We studied the effect of doxorubicin (Dox) on cell cycle progression and its correlation with DNA damage and cytotoxicity in p53-mutant P388 cells. P388 cells synchronized in S and G2/M phases were >3-fold more sensitive to Dox than were cells in G1 phase (Dox ID50 = 0.50 ± 0.16 μM in cells synchronized in S phase versus 1.64 ± 0.12 μM in asynchronized cells; drug exposure, 1 hr). Treatment of synchronized cells in early S phase with 1 μM Dox (2 × ID50) for 1 hr induced a marked cell arrest at G2/M phase at 6-12 hr after drug incubation. We then studied the effect of Dox on the p34cdc2/cyclin B1 complex because it plays a key role in regulating G2/M phase transition. In untreated control P388 cells, p34cdc2 kinase localizes in the nucleus and cytoplasm, particularly in the centrosomes, and p34cdc2 kinase activity is dependent on cell cycle progression, with the enzyme activity increasing steadily from G1/S to G2/M and markedly declining thereafter. Treatment of synchronized P388 cells in early S phase with 1 μM Dox for 1 hr did not affect the pattern of subcellular distribution of the enzyme but completely abrogated its function for ≥10 hr. In a cell-free system, Dox did not inhibit p34cdc2 kinase activity, indicating that it has no direct effect on the enzyme function. In whole cells, Dox treatment prevented p34cdc2 kinase dephosphorylation without altering its synthesis, and this effect was due to neither down-regulation of cdc25C nor inhibition of protein-tyrosine phosphatase activity. In contrast, Dox treatment was found to induce cyclin B1 accumulation as a result of stimulating its synthesis and inhibiting its degradation. A good correlation was found between extent of DNA double-strand breaks and p34cdc2 kinase activity inhibition. Our results suggest that anthracycline-induced cytotoxicity is cell cycle dependent and is mediated, at least in part, by disturbance of the regulation of p34cdc2/cyclin B1 complex, thus leading to G2/M phase arrest.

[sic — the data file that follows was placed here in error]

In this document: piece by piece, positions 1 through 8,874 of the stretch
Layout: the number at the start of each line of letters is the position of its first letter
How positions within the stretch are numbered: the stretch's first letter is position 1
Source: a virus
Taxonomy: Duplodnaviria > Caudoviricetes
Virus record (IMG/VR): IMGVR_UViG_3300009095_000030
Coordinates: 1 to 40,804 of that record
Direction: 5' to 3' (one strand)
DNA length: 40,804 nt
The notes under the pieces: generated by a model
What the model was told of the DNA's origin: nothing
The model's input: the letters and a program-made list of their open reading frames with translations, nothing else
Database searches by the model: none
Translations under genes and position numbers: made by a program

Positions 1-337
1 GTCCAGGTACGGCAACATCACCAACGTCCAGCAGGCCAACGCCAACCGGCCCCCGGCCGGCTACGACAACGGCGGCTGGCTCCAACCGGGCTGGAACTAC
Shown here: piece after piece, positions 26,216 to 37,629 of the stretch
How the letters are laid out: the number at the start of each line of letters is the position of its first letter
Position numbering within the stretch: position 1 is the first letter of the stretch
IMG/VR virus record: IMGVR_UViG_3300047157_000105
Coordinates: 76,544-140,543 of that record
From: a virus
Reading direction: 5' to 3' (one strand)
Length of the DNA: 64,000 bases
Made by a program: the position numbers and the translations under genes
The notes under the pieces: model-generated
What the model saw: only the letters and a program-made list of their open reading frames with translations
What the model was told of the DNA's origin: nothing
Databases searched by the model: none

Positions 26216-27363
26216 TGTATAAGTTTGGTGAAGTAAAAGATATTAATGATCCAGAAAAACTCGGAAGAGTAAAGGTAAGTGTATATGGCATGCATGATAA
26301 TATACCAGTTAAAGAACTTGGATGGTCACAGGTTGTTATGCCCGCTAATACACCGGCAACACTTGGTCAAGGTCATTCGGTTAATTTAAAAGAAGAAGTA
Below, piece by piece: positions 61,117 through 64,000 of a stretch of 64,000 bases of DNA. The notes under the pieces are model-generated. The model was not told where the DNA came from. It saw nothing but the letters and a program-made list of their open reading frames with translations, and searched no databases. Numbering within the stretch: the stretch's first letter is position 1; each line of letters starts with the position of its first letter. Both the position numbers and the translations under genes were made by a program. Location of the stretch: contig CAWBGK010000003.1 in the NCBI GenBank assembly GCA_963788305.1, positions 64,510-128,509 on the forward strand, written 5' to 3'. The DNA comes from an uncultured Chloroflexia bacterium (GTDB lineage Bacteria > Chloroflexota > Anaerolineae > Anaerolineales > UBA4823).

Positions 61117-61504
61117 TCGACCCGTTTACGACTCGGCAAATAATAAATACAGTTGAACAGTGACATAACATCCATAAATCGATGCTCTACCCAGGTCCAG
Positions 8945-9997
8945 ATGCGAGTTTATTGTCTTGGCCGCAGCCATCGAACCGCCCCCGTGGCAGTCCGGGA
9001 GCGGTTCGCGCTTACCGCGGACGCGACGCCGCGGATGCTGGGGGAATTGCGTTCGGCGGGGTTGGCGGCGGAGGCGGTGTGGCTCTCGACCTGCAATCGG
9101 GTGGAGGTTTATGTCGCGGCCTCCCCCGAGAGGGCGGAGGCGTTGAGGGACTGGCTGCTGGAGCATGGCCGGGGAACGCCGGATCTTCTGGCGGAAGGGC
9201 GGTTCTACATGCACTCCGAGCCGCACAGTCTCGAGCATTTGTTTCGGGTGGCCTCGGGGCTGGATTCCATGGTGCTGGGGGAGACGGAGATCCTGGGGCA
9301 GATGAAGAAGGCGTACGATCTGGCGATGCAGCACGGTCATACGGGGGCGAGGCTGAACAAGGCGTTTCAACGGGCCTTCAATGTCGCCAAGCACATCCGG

|Original language||English (US)|
|Number of pages||10|
|State||Published - May 1 1996|
ASJC Scopus subject areas
- Molecular Medicine